Boyd's counsel argued that this confession was involuntary because it was the product of Detective Gibbons's false promise of leniency. The State argued that there was no promise, much less a clear promise, of obtaining a bond for Boyd, and that Detective Gibbons repeated that he could not make such a promise. The State argued that, under the totality of circumstances with this criminally experienced defendant, suppression of the statement was not warranted. The circuit court denied Boyd's motion to suppress, and a written order to that effect was subsequently filed.

          Boyd also filed a pretrial motion to suppress the evidence of a photo identification made by witness Kathryn Pannell, alleging that the lineup shown to her was unduly suggestive. There were two written orders filed prior to trial denying this motion, but the circuit court agreed to consider the motion again during the trial.

         At trial, the State presented proof that a man matching Boyd's description had entered two Metropolitan Bank locations that day before entering the nearby Bank of the Ozarks branch, where the robbery in question took place. North Little Rock police officer Kasey Knight responded to the report from a Metropolitan Bank of a "suspicious male" who came in wearing a dust mask, sunglasses, and a hat, and who was acting "kind of odd." Officer Knight viewed bank-surveillance video, which led him to broadcast to other officers that they should be on the lookout for an approximately thirty-year-old black male.

         Sholanda Jenkins, a bank manager at that Metropolitan Bank branch, testified as to her description of the suspicious male. She explained that she had asked him to take off the dust mask, but he refused, stating that he had the flu. She verified a still photo of the man who had been in the bank that day as shown on bank-surveillance footage.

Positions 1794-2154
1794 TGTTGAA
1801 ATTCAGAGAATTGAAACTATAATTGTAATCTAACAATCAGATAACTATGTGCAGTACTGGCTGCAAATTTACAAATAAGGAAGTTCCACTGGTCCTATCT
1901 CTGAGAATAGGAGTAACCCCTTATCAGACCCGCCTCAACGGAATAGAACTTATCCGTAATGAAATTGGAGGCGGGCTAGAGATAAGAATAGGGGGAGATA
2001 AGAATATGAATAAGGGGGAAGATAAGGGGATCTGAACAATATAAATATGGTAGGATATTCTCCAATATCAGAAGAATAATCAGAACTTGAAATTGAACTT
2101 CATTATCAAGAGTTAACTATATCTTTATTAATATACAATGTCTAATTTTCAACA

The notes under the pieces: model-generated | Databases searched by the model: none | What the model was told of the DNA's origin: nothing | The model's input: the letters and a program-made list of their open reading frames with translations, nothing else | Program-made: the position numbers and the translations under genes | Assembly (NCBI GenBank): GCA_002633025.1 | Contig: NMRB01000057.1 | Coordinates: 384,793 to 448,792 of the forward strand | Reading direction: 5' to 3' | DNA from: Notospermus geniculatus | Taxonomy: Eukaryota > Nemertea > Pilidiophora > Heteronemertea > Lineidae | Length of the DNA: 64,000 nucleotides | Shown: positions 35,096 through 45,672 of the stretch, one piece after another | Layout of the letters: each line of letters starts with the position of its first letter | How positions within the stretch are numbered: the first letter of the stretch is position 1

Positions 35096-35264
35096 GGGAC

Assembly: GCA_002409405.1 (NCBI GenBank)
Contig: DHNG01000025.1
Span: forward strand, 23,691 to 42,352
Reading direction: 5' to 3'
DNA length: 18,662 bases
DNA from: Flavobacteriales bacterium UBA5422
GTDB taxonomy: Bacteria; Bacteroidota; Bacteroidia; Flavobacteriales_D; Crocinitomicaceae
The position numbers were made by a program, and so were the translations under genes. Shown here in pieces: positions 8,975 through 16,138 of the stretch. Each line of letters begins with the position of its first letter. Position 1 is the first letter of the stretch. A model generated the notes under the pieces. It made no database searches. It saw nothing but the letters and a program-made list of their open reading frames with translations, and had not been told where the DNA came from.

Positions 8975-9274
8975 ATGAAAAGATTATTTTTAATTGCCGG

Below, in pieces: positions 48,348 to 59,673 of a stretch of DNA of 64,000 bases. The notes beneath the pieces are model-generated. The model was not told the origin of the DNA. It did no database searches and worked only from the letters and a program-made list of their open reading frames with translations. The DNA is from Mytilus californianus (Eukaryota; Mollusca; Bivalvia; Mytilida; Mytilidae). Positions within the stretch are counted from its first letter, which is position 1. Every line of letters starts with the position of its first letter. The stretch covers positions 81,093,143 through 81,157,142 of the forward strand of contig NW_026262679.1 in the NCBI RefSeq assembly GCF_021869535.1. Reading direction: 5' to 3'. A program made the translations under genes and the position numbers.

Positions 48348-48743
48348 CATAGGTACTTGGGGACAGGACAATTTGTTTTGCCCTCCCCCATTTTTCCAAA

A bank teller from that same Metropolitan Bank branch, Kathryn Pannell, testified that, while she was on a break, she observed Boyd without his mask on just before he entered the bank. She also observed his vehicle and license plate and reported to police that it was a black Toyota with license-plate number 198 SRG. She confirmed that Boyd became agitated when he was unable to persuade the bank tellers to provide him a cash advance on a card that did not bear his name. She testified that employees locked the bank door after Boyd left, that Boyd attempted to re-enter the bank, but that he left instead. Ms. Pannell stated that she then called the police. Ms. Pannell identified Boyd in the courtroom, stating that she was "100% sure" that Boyd was the man in the still photographs that showed a full-length color picture of Boyd in the bank lobby. She said that he had the mask in his hand before he put it on and that he told her that he had the flu as he walked into the bank. Ms. Pannell said that when he was inside the bank, the mask kept slipping down and that Boyd would have to put it back up.

         Ms. Pannell had previously identified Boyd out of a six-person photo lineup when presented with it about four months after the robbery. She explained that the detective never suggested whom she should pick out, and she stated that she did not have any doubts about her recognition of Boyd in the photos. She testified that her job is in customer service and that she remembers people. Boyd renewed his motion to suppress the photo-lineup identification made by Ms. Pannell. His counsel complained that Ms. Pannell did not identify Boyd until months after the robbery; that her identification was based on her brief observation of Boyd; and that the lineup was unconstitutionally suggestive. The State ...